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Posted May 26, 2011     


Statement Issued by the Prime Minister of Haiti and Co-Chair of the IHRC, on media reports regarding the Commissionís work

 "I share the feeling that the IHRC can and must do better. However I continue to believe in its usefulness to fill gaps in the coordination of international assistance to Haiti. As stated by the Presidentís office last night, and during recent discussions with the two Co-Chairmen, President (Michel) Martelly has clearly confirmed his intention to continue to improve the functioning of its institutional structure to deliver better performance in terms of disbursement of funds, greater alignment with government priorities and more responsibility by Haitian authorities in the management of reconstruction projects. It will be up to the Government to come to an agreement with Parliament on the future of the Commission after its current mandate ends in October 2011."


Jean-Max Bellerive

Prime Minister

Co-chairman of the Interim Haiti Recovery Commission (IHRC)

Port-au-Prince, Haiti, May 26, 2011




About the IHRC:

The Commission is a forum, which for the first time brought together Haitian leaders and the international community at the same table to define priority reconstruction projects. It has already approved 87 projects totaling US$3.2 billion, many of which are underway and are already benefitting thousands of Haitian families. In recent months the Commission has further integrated recovery coordination functions within the Government of Haitiís longer-term development plans in order to accelerate the progress of reconstruction efforts. The Commission, it Co-Chairs Prime Minister Jean-Max Bellerive and President Bill Clinton, its Board of Directors and its staff continue to work, in close coordination with the Government of Haiti, donors, NGOs and the private sector to maintain the momentum of reconstruction in Haiti until further decisions are made by the Haitian Government and Parliament.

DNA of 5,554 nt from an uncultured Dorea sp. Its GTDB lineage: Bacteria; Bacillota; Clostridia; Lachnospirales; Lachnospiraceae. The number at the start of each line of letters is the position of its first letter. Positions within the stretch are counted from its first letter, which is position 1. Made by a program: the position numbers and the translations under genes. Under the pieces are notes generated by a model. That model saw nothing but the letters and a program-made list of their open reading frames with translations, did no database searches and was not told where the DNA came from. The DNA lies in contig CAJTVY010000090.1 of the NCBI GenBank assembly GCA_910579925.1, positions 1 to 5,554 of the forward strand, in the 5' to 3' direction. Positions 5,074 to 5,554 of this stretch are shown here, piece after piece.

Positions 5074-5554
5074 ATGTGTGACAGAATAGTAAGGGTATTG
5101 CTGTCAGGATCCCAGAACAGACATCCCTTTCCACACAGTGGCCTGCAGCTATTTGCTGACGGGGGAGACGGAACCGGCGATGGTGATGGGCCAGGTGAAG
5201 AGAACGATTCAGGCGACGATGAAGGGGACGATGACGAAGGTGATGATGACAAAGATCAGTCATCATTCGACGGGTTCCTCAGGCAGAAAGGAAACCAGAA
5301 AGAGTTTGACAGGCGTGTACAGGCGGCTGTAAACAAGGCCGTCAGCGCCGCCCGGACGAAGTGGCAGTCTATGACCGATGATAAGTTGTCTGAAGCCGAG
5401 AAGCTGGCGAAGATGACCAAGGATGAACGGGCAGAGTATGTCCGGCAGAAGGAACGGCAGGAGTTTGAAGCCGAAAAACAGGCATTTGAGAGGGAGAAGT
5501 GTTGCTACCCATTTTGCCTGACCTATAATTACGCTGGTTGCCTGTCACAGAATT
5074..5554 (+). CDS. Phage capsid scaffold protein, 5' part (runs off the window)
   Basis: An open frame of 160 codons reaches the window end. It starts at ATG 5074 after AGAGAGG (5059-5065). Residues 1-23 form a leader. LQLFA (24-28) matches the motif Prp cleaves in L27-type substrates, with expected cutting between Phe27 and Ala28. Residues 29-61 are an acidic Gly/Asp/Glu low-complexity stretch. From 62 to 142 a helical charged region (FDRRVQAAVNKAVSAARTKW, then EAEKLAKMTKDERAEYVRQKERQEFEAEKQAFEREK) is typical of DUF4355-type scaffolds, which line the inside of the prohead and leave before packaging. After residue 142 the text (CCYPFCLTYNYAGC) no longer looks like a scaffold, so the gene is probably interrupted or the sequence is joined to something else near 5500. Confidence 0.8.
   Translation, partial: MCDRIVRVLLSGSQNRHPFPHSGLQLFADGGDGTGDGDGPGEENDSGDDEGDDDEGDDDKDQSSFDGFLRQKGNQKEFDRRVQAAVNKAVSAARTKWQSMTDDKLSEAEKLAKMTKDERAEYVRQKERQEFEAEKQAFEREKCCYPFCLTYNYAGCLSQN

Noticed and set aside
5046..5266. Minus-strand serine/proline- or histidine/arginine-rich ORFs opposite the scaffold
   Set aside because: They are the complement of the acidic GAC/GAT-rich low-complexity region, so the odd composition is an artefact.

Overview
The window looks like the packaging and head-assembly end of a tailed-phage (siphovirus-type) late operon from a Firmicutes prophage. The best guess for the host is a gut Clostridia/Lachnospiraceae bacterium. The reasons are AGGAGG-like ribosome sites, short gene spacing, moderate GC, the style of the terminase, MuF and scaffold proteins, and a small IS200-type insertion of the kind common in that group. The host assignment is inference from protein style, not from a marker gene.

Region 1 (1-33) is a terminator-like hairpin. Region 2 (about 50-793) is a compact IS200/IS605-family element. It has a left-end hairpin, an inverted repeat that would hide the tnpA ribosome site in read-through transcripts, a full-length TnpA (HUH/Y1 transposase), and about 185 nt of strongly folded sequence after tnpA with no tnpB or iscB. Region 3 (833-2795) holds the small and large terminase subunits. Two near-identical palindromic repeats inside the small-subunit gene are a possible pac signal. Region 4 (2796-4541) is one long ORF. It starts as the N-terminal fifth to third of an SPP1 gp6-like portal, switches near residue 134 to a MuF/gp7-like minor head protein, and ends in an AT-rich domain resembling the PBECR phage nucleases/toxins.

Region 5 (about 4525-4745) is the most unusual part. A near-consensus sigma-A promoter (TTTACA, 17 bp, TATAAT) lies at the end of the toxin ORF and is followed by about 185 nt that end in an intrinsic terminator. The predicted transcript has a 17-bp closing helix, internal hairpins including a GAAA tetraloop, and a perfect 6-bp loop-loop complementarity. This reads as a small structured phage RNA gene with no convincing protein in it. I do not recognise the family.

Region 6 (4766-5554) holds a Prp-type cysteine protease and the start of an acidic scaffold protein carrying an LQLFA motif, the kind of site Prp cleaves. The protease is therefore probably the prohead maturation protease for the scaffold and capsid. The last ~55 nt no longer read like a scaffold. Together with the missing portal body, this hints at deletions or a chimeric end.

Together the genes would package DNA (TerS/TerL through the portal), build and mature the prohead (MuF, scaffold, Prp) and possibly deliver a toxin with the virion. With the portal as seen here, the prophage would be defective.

Haiti's prime minister nominee would replace Clinton-chaired quake reconstruction panel

By Trenton Daniel, The Associated Press

PORT-AU-PRINCE, Haiti ó The new Haitian government said late Wednesday it wants to discuss ways to improve an earthquake reconstruction commission co-chaired by former U.S. President Bill Clinton, backing off an earlier statement from the businessman nominated to be prime minister that the much-criticized commission should be scrapped.

The office of newly elected President Michel Martelly issued a statement insisting he and the prime minister nominee, Daniel-Gerard Rouzier, are "very open and willing to begin discussions" with Clinton and the international community about the commission to "make it more efficient" as its members seek to rebuild Haiti from the devastating 2010 earthquake.

Earlier, Rouzier told The Associated Press that the 27-member commission was "dysfunctional" and should be replaced by a government reconstruction agency.

"What I can tell you is that the (commission) as it exists today will not continue," Rouzier said in a videotaped interview with the AP. "I don't mean to crucify the people who came up with the concept. But sometimes when something doesn't work you have to fix it."